Administrators and developers using WordPress for the first time can come in for an awful shock (this has just happened to me!): the FULL website URL is stored in the database for every single post! This has serious ramifications if, like me, you like to kick off website development on your own off-line computer using a localhost server stack such as WAMP, XAMP or MAMP (according to your hardware). It is only after a new site is working perfectly and looks beautiful that we then upload the entire site and its database to a live server.
This is when the problem with full website URL storage can wreak havoc if there is any difference between the new site’s development server URL and live server URL. If, like me, you call your in-development site something like sandbox (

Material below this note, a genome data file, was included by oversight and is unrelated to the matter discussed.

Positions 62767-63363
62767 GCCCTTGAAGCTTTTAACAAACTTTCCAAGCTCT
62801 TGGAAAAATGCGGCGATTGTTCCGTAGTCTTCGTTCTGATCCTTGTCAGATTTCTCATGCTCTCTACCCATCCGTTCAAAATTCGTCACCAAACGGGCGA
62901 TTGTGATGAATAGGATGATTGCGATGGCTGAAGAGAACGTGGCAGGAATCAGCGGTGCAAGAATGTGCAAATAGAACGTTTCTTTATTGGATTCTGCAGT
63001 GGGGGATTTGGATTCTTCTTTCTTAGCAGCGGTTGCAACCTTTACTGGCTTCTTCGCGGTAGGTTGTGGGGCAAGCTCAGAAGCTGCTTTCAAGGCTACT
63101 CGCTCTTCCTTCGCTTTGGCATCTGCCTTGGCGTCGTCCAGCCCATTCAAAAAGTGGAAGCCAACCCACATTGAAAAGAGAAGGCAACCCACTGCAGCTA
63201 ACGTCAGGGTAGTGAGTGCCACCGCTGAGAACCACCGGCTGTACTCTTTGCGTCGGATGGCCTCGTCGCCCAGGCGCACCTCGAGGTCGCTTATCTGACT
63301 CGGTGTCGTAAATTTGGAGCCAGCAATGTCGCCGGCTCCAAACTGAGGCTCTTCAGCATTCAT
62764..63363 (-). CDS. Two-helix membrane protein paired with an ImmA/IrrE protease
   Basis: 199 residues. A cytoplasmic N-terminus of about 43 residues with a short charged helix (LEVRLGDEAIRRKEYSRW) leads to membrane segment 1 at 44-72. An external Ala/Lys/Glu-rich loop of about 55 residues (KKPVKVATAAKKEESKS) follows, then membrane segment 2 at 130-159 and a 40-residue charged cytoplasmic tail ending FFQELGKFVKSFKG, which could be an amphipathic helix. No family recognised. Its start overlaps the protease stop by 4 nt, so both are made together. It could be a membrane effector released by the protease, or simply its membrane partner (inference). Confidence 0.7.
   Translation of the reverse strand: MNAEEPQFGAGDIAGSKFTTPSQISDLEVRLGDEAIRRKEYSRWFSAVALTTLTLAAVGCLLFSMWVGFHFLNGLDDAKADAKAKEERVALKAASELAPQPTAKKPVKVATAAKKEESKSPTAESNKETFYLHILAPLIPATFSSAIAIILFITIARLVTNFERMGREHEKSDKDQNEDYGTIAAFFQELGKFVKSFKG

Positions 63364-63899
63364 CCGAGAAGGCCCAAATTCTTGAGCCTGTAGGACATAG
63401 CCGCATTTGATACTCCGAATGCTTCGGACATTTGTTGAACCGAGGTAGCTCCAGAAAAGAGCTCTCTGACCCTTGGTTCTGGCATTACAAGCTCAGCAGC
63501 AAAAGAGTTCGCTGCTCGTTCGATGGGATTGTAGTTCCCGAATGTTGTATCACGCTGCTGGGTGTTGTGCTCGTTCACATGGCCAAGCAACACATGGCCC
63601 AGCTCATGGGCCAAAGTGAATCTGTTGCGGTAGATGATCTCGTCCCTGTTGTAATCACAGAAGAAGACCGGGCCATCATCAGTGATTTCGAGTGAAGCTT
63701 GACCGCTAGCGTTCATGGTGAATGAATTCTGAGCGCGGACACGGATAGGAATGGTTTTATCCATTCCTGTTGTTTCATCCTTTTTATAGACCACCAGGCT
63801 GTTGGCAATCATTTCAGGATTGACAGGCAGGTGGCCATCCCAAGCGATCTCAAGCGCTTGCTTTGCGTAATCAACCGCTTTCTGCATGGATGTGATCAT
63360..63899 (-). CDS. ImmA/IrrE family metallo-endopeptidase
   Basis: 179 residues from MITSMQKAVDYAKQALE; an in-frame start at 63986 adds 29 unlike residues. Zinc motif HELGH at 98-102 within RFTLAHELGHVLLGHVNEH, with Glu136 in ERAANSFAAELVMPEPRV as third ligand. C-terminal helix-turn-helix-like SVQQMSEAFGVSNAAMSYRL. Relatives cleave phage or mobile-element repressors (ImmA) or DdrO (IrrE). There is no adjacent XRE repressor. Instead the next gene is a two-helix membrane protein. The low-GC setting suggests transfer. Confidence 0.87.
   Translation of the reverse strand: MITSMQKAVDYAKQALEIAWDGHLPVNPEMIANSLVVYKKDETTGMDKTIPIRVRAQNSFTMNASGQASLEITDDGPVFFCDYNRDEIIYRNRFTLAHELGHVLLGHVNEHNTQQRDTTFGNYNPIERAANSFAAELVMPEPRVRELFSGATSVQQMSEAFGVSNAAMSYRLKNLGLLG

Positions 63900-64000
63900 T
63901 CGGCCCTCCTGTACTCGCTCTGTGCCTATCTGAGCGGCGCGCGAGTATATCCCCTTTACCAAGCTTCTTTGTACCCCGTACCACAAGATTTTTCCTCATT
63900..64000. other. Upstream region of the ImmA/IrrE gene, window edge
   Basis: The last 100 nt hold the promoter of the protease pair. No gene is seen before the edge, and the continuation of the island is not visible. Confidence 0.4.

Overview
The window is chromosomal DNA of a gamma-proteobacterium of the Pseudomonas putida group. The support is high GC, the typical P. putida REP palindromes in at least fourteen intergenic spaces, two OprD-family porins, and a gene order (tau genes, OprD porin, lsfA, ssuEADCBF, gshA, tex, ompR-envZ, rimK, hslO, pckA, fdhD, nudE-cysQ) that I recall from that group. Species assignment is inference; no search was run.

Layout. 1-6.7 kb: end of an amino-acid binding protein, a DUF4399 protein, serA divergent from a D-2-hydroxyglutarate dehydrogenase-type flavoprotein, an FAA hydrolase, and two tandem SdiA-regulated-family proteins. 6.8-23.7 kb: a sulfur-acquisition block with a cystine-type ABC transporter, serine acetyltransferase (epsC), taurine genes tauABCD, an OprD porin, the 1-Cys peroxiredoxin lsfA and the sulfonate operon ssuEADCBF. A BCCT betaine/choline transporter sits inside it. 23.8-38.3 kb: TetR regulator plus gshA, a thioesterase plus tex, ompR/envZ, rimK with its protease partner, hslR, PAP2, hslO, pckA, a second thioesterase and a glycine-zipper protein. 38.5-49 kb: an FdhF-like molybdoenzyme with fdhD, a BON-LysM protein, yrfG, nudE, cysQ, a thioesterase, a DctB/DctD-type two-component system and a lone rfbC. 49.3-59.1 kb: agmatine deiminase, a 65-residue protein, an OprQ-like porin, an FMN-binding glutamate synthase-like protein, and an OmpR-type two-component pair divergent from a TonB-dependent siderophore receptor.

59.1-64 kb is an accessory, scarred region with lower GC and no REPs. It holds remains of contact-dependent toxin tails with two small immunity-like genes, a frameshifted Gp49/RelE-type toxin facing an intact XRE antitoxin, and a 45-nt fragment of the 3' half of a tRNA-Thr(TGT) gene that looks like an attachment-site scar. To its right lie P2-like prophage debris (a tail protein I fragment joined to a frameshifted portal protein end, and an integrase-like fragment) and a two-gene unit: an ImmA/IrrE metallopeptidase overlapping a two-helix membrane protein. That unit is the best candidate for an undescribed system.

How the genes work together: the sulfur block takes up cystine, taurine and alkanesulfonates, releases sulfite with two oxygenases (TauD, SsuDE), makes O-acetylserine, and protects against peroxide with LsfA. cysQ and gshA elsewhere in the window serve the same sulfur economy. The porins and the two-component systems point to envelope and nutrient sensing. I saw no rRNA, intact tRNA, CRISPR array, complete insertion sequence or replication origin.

http://localhost/sandbox) and then re-name it to something like brilliant-new-site.com when it goes live, you won’t even be able to login! That’s because the database still thinks the login page is at
http://localhost/sandbox. Worse, all the existing content items will be tagged with the same development URL, so they won’t be reachable either.
Storing the full website URL with every single content item seems to me a very inefficient way to construct a database given that every single content item also has a unique ID in the same database table (perhaps there is some historic reason why this approach was taken? Whatever it was, this structure seems to be what we are stuck with).
If you find yourself in this situation, I can suggest a work-around. This is to use something like phpMyAdmin to:
- Export the entire database in SQL format and delete the existing database in phpMyAdmin
- Do a global search and replace on development domain name for live domain name
- Import the edited SQL back into phpMyAdmin
- Re-name the top level directory of your WordPress installation to the domain name of the live site
- Keep your fingers crossed!
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